I acknowledge that I used that phrase intentionally, and that it was meant to be a bit inflammatory. However, I have heard far too many anti-abortion politicians and activists say things like “if she didn’t want to have a baby, she should’ve kept her legs closed” to take very seriously the position that opposition to abortion has nothing to do with female chastity and/or sexuality. Perhaps on an individual basis, those commenters are telling the truth. But when the same people who seek to outlaw all abortions also seeks to impose “abstinence only” education on the educational system, in spite of the fact that it is proven to be ineffective at reducing the rate of teen pregnancies, and also seek to inhibit the ability of insurance companies to voluntarily cover contraception for women – poor, middle class, affluent and otherwise – because their bosses are morally opposed to it, I simply cannot take that position seriously.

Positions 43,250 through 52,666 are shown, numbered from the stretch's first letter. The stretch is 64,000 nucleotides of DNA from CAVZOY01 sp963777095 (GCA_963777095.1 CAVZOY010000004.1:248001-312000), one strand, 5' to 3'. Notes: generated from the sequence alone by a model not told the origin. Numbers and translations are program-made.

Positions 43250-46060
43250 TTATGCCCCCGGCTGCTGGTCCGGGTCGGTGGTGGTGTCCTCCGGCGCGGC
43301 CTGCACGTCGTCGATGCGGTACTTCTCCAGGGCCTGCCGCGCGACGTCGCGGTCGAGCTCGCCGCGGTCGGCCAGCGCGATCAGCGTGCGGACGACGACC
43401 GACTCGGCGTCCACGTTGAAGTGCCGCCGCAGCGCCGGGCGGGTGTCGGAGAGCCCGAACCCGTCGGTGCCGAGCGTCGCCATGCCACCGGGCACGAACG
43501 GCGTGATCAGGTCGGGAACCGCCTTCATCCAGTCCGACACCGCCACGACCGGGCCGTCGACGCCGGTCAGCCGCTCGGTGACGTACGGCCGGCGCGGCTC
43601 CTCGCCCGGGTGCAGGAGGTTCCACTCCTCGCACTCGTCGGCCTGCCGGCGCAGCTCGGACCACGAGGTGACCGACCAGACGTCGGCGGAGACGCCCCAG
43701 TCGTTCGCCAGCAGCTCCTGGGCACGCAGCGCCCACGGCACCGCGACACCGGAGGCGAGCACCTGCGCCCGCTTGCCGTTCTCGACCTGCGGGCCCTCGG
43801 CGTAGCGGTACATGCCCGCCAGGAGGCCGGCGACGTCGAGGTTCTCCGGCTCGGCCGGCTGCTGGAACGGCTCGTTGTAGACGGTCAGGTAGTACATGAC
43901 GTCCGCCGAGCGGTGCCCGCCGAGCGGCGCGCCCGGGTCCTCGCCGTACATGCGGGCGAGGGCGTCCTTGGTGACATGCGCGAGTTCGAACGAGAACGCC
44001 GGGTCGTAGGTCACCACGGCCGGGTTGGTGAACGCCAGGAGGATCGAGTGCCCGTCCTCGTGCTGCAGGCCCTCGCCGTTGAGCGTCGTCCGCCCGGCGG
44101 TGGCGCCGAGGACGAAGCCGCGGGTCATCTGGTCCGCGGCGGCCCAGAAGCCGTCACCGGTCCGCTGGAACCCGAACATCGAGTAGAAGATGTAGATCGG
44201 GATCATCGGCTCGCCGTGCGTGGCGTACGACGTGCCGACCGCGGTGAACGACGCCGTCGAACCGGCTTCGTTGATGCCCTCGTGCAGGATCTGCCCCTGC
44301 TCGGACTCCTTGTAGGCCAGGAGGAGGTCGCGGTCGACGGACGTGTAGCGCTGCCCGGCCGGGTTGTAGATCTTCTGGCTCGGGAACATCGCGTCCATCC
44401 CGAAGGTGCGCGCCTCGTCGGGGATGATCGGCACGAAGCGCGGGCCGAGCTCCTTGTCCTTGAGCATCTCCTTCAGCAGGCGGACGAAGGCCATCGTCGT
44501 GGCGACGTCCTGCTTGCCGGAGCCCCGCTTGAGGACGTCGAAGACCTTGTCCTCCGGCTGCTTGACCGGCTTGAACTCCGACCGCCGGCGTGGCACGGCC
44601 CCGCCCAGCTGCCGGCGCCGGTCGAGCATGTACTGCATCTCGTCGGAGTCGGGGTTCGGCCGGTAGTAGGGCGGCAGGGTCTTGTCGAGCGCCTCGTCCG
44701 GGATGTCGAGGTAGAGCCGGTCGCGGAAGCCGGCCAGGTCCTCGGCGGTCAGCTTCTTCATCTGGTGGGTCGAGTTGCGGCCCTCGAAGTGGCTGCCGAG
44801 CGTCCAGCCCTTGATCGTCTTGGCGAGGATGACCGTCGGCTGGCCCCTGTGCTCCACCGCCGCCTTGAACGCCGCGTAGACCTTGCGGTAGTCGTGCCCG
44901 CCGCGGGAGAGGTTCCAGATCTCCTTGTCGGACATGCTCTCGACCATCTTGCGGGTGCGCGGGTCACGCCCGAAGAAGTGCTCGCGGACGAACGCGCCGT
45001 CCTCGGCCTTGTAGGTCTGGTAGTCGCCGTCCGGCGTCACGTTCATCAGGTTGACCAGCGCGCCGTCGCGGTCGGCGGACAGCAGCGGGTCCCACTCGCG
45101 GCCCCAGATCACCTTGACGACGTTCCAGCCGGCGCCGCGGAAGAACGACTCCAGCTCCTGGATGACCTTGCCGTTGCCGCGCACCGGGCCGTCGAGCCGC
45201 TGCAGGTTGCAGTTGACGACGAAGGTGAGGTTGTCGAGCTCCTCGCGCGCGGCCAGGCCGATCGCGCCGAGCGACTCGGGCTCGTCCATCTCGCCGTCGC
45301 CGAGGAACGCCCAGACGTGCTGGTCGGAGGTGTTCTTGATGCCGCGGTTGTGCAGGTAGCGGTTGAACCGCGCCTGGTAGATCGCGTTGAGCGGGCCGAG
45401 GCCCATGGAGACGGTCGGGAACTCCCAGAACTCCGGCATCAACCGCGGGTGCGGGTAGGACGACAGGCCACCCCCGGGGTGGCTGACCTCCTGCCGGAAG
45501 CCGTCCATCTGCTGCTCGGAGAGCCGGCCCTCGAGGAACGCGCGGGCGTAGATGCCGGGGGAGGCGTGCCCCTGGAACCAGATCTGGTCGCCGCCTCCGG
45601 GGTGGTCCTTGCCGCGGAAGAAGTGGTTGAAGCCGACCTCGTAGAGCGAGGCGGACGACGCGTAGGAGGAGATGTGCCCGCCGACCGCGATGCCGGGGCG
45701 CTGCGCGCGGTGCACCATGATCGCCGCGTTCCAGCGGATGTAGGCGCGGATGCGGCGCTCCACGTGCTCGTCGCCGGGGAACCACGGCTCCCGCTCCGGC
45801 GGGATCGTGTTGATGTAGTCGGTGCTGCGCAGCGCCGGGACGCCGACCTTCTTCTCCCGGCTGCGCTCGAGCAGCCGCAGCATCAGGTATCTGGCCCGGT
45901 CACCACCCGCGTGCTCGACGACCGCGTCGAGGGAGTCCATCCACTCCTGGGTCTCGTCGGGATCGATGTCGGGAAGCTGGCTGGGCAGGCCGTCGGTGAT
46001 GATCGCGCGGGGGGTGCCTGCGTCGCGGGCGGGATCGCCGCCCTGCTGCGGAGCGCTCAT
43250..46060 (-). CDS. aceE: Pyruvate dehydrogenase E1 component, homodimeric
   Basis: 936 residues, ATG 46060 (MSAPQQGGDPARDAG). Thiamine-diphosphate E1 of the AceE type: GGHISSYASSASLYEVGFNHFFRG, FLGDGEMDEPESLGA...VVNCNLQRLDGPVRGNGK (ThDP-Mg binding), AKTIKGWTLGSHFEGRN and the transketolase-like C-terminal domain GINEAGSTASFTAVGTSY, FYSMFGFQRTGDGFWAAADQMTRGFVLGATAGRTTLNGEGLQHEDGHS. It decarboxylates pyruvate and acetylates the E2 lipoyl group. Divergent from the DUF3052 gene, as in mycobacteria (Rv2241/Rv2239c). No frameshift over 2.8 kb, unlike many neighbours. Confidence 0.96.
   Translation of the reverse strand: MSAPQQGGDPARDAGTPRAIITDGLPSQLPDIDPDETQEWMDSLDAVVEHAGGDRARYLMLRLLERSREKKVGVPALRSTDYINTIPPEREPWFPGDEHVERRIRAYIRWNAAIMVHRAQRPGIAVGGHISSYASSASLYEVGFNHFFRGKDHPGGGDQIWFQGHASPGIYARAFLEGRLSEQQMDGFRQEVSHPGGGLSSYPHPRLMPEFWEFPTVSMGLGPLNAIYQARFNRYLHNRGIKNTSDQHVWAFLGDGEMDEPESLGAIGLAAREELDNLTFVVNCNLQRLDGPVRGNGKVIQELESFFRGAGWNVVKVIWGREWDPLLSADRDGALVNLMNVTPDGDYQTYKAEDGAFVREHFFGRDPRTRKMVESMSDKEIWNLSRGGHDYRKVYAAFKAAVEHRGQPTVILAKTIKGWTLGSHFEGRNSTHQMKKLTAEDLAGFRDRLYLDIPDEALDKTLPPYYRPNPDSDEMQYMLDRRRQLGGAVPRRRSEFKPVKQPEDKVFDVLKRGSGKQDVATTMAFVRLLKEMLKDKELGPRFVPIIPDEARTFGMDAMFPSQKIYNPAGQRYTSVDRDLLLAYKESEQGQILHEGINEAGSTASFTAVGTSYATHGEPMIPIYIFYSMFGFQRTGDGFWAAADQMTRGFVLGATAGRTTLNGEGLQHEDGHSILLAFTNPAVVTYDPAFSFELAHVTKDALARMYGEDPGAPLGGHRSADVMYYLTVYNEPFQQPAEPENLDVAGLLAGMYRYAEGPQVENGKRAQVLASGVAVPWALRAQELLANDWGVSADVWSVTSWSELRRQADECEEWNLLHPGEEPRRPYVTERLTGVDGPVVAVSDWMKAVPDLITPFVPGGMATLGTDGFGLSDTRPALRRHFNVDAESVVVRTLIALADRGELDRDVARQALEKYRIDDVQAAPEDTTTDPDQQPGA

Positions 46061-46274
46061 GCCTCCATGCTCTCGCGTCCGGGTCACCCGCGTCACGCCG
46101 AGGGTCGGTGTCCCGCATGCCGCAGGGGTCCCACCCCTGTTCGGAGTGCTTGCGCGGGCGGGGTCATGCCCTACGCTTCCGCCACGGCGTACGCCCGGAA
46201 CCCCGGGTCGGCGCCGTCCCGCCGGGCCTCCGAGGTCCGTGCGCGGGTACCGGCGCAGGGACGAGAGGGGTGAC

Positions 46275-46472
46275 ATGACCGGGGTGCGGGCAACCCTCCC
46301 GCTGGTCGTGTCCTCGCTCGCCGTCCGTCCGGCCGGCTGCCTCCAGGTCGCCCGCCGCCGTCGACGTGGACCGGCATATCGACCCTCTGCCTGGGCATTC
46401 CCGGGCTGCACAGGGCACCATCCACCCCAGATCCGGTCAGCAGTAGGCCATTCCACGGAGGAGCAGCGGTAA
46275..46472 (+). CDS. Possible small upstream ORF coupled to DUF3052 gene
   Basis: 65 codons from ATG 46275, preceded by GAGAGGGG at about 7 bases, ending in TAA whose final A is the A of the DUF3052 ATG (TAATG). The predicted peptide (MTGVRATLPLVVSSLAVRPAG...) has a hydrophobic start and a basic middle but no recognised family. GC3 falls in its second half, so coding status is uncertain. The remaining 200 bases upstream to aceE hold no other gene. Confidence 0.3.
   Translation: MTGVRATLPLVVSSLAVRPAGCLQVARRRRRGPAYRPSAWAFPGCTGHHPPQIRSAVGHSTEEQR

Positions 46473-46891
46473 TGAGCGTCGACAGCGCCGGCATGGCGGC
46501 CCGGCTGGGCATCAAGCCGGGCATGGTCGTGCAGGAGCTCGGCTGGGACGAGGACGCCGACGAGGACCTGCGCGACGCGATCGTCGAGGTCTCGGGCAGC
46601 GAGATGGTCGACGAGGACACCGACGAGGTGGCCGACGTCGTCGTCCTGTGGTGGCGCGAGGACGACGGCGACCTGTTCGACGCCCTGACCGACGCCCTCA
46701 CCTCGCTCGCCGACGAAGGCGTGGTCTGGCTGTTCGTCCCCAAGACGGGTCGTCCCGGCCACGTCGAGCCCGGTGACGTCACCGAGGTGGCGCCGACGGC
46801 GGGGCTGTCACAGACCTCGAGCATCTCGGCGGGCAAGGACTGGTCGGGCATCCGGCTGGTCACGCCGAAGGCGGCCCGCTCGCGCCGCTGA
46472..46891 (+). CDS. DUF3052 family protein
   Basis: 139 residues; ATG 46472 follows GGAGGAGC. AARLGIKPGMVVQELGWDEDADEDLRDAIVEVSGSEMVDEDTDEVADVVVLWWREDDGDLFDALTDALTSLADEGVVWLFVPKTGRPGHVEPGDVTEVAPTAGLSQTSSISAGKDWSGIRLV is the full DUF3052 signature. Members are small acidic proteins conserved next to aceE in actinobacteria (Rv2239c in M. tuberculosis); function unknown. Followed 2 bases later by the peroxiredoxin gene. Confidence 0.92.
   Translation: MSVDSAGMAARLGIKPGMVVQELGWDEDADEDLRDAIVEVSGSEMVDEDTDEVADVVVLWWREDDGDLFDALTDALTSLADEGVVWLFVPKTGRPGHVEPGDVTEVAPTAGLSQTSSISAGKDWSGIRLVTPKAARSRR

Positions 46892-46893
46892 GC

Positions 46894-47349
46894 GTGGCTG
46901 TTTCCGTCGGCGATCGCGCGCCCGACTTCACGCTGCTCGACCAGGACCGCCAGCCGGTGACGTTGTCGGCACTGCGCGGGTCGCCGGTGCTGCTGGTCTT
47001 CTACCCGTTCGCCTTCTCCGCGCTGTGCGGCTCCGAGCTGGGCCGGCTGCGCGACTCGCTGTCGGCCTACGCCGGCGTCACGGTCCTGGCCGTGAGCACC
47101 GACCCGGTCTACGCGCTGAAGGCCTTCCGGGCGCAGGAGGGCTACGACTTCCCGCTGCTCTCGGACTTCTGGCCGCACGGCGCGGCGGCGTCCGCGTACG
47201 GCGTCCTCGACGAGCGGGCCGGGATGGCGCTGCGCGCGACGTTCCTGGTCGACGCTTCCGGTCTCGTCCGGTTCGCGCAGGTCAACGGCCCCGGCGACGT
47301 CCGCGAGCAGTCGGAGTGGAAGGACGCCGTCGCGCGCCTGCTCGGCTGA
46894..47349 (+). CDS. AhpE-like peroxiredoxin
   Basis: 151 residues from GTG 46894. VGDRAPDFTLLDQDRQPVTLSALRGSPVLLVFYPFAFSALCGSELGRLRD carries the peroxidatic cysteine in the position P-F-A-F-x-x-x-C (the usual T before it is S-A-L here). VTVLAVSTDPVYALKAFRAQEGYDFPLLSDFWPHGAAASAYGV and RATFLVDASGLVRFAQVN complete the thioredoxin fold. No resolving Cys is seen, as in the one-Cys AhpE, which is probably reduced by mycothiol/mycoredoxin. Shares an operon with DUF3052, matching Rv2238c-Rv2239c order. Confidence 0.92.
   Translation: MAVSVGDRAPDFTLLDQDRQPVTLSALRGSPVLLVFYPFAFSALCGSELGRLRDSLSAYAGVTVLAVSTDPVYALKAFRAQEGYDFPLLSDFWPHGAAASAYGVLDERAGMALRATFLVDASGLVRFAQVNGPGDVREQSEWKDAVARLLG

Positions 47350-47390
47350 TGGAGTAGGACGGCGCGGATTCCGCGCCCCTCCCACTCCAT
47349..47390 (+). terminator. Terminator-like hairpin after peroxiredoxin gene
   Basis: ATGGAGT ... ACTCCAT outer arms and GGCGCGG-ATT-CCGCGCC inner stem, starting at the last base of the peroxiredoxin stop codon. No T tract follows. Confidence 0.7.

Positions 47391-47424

After I wrote the post, we had yet another Republican Congressional hopeful, from the State of Washington, make yet another offensive statement about rape victims. It seems that there is an unlimited number of such candidates who are prepared to marginalize and minimize the impact of the crime of rape on rape victims by referring to it as “the rape thing” and contending, shockingly, that “crime has consequences.” While I agree that crime should have consequences, it is my position that those consequences should be visited upon the criminal not the victim. Preferably in the form of long-term incarceration. I would note that never, in my career, or in my life, have I heard someone refer to a serious and violent physical assault as “that assault thing” or an armed robbery as “that stealing thing” in the context of dismissing the impact upon the person who has been assaulted or robbed.

In any event, to everyone else who finds their way here, welcome.

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I apologize in advance, because this post has nothing to do with books, classics or otherwise.